Ramos desires for youth to become well versed in community issues, pinpoint the problem and create a resolution. He understands they cannot do it all on their own; they need mentors, role models and a support system. Currently
working on a doctorate in education leadership, Ramos acknowledges he is “by far the exception to the rule” and has been very fortunate in that aspect. He credits his success to a supportive spouse, parents who gave him everything they had financially and spiritually and a community who filled in the gaps, including his church, the ministry and mentors at work.

In fact, running for a FWISD board seat was never part of his goals. His aspiration was to become director of his department at the detention center, until David Carrizales, a trusted advisor and “man of faith,” convinced him God had bigger plans for him. Ramos waited until the last day to file to run for office and ended up with 85 percent of the vote.

“God has placed them in my life, they were sent to me,” Ramos said of his support group. “I’m humbled by it, and that’s why I can’t stand on the sidelines. It fuels my action mode to bring it back to my community and articulate to young people that they need to be active in the community. They’re leaders now, not in 10 years.”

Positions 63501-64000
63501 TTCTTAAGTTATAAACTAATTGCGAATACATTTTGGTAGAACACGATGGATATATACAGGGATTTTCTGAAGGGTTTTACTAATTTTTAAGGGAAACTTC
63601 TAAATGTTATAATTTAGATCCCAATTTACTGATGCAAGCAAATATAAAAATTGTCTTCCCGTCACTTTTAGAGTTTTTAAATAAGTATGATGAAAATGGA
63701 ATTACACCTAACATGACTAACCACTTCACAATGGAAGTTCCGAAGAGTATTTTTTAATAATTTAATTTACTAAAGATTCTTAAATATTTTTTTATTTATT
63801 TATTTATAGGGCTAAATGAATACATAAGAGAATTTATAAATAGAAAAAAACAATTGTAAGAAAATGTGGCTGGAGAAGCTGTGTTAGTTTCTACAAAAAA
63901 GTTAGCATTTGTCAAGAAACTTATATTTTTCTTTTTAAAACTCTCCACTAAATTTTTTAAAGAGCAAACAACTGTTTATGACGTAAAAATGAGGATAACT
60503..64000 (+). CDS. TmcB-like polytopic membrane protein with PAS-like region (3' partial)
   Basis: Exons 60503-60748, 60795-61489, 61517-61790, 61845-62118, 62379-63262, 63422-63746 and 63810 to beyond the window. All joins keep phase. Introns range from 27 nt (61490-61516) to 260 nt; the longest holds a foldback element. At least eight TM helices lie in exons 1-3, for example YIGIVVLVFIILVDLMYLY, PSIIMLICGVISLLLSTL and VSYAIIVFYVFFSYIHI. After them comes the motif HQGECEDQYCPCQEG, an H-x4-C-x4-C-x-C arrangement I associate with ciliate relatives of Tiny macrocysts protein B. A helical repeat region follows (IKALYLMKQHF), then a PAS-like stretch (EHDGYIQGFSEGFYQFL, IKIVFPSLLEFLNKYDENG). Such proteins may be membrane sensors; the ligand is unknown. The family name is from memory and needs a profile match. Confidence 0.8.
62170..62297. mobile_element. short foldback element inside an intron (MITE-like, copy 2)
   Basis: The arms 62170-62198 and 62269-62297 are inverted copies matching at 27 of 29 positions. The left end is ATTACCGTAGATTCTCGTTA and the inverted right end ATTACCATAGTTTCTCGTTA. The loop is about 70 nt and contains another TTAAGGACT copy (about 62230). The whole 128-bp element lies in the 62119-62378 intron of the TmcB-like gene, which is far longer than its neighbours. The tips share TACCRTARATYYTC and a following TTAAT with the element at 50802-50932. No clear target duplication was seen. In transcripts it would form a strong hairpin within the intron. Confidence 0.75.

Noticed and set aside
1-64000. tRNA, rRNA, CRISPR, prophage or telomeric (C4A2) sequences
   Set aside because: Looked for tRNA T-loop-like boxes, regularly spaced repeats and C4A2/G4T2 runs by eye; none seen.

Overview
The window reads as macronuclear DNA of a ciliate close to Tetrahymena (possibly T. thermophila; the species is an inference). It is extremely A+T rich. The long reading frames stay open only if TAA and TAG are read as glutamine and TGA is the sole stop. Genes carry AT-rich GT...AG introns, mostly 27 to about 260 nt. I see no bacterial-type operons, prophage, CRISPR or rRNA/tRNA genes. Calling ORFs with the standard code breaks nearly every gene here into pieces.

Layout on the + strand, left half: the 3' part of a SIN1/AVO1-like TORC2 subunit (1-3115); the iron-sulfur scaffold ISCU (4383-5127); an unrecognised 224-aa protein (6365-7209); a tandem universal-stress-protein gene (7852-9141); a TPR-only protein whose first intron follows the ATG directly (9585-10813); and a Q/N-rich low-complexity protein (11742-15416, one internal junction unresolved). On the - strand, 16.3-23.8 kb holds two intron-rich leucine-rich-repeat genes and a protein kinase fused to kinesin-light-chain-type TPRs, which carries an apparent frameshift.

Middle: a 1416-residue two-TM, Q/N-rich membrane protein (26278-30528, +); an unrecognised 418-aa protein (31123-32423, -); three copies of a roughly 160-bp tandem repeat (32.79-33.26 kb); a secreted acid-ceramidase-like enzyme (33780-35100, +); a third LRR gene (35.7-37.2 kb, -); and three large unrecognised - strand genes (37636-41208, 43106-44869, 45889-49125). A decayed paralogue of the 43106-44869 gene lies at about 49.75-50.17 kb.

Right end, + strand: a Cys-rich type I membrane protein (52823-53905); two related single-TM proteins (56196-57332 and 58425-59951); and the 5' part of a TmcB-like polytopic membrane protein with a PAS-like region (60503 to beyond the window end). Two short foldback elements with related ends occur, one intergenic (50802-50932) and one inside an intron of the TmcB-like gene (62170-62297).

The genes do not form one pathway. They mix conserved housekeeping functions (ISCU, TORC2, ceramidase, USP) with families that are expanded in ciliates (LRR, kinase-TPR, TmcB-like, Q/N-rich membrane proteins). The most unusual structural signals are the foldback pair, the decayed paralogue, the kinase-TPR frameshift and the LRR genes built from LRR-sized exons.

To help provide role models, he and others recently helped pass a resolution to make the last Monday in March an annual holiday for Fort Worth schools: Cesar Chavez and Dolores Huerta Day. “Brown children don’t have a lot of positive images of themselves,” Ramos said. “Having a holiday sends a positive message to the city, the state, the district: We know who we are and whose we are.”

Last year, the board also passed a racial and ethnic equity policy. “We called out systemic racism as an institution and it now governs the entire school district. I want all parts of the system to be adjusted and recalibrated before my time here is up,” he added.

Ramos is focused on mastering being a trustee and making the most of his term’s remaining three years. He’d like to help create a district so sustainable that he wouldn’t feel the need to be there next term; a district with “a whole new culture of confidence, effectiveness, compassion and capacity.” Achieving this will allow more time with his wife, Anita, and their three children, Juan Marcos, Antonio Daniel and Andres Samuel, Ramos said.

For the future generation, Ramos has these words of wisdom: “Get rooted, know who you are, your history. Once a young person knows where they come from, they become more dangerous –dangerous enough to love, to call out systems, to stand their ground. Be uncomfortable to be driven enough to do something that’s bigger than yourself. Being rooted and challenging the status quo, like March for Our Lives and young people speaking their truth. Don’t get lost in the cause, know why you serve and who.”